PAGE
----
Although LLCs are have some distinct advantages over corporations and partnerships there are some peculiar California tax rules which lessen those advantages. If you have a business (corporation, LLC, LP) that is "doing business" in California then that business is required to pay a minimum franchise tax of $800 per year--just for the opportunity to do business in this state. However, in addition to that fee, LLC's doing business in the Golden State must also pay an additioinal minimum tax based on the LLC's gross receipts ranging from $0 to $11,790 annually.
Often, Californians find it desirable to invest in property in neighboring states. In an attempt to avoid these franchise taxes and fees, owners often incorporate or organize business entities in these states. They then argue that because the principal assets are out of state, and are in fact owned by a non-California entity, that there is no possible way that the foreign entity is “doing business” in California.
Unfortunately, the threshold of “doing business” in California can be quite low. This is illustrated by a non-precedential 2006 State Board of Equalization decisions called Appeal of Mockingbird Partners, LLC. In Mockingbird, there were California residents who established a Montana LLC, which in turn purchased Montana real property. The LLC even hired a Montana based property management company to handle the day-to-day management of the property. Believe it or not, the BOE declared that the LLC was in-fact, doing business in California and so the LLC would be subjected to franchise taxes and fees. The BOE held that property purchase negotiations conducted by the California residents as well as loan negotiations between the LLC and its California owners were sufficient to meet to the “doing business” test. The BOE stated that it is not where property is located that is most germane to determining whether the LLC was conducting business in California, but where the activity of the business that owns that property occurred.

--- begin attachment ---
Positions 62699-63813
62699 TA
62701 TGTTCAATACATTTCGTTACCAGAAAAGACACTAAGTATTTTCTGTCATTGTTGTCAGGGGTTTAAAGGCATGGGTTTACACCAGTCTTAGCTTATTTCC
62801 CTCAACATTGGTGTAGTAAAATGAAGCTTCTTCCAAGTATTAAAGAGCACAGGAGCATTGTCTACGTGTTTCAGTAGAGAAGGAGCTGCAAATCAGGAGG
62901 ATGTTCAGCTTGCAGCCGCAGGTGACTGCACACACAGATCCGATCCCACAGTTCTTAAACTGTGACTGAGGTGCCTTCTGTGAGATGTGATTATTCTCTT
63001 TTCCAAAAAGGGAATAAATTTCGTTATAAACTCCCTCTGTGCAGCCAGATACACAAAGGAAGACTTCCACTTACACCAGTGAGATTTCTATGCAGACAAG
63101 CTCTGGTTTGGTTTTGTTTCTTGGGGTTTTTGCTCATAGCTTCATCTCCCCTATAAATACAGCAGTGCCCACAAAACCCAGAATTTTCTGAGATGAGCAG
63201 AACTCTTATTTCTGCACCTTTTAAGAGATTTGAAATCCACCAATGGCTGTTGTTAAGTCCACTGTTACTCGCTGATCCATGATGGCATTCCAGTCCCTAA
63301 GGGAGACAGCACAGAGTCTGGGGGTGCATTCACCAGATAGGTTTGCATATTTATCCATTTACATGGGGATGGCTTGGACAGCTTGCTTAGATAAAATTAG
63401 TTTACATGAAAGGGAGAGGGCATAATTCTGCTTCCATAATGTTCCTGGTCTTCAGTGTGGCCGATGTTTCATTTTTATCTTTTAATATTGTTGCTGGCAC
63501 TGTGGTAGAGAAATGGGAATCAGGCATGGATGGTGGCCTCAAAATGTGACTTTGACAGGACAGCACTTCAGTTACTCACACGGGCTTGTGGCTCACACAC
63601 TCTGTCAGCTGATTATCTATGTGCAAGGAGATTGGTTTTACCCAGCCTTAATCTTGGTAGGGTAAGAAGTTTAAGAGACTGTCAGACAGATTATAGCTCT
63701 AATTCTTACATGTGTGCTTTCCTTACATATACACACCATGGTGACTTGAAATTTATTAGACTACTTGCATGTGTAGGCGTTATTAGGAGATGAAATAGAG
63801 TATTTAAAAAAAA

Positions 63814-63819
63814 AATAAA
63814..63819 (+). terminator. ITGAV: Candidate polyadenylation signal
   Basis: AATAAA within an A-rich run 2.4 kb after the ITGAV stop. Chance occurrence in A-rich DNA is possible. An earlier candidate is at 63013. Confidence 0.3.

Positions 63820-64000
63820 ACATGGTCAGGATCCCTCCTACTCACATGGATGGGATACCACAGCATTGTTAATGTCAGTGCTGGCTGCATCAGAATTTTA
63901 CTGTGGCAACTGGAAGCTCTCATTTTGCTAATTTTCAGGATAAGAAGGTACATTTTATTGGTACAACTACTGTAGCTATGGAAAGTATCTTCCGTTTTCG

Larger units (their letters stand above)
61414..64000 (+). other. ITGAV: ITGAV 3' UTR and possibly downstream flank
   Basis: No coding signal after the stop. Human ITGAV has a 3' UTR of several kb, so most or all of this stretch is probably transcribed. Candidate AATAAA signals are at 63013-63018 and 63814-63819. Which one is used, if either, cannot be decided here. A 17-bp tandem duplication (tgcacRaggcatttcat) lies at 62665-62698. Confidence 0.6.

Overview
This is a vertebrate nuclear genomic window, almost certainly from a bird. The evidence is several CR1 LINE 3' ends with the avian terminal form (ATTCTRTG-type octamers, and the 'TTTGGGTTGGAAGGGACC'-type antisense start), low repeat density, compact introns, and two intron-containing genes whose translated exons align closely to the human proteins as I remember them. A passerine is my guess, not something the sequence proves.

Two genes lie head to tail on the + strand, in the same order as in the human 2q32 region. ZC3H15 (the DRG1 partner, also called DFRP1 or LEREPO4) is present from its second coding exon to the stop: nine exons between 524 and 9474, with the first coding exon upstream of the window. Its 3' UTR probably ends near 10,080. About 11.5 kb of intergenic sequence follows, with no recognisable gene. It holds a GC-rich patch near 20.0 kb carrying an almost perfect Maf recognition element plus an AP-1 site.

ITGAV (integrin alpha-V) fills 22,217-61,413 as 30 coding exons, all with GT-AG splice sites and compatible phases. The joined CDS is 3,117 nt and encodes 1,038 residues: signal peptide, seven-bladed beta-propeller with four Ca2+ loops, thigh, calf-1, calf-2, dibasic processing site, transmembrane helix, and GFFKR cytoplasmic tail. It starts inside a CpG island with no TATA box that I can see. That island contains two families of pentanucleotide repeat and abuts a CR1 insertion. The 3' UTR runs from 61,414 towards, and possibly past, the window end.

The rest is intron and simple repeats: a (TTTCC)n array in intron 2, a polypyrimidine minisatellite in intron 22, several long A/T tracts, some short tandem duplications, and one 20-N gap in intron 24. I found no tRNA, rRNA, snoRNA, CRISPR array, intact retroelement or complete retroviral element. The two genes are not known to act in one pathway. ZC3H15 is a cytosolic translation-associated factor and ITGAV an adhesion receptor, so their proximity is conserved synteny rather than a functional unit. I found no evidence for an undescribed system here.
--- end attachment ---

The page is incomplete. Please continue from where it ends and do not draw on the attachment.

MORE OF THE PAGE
It is important to note, however, that in the Mockingbird case, the LLC was established as “Member-Managed” LLC, which has the implicit assumption that it’s owners are the managers, even though they may hire out managers for day-to-day operations. Thus, it would like have been preferred to establish a “Manager-Managed” LLC in that case. Alternatively, it remains to be seen whether Californians should purchase the property individually, and then, post-closing, form the foreign LLC so that it can be demonstrated that during all times of the LLC’s existence, its owners did not do business in California.
California residents who have foreign LLCs that are NOT paying California franchise taxes or fees should seriously consider how they are structured and whether an alternative arrangement may be beneficial.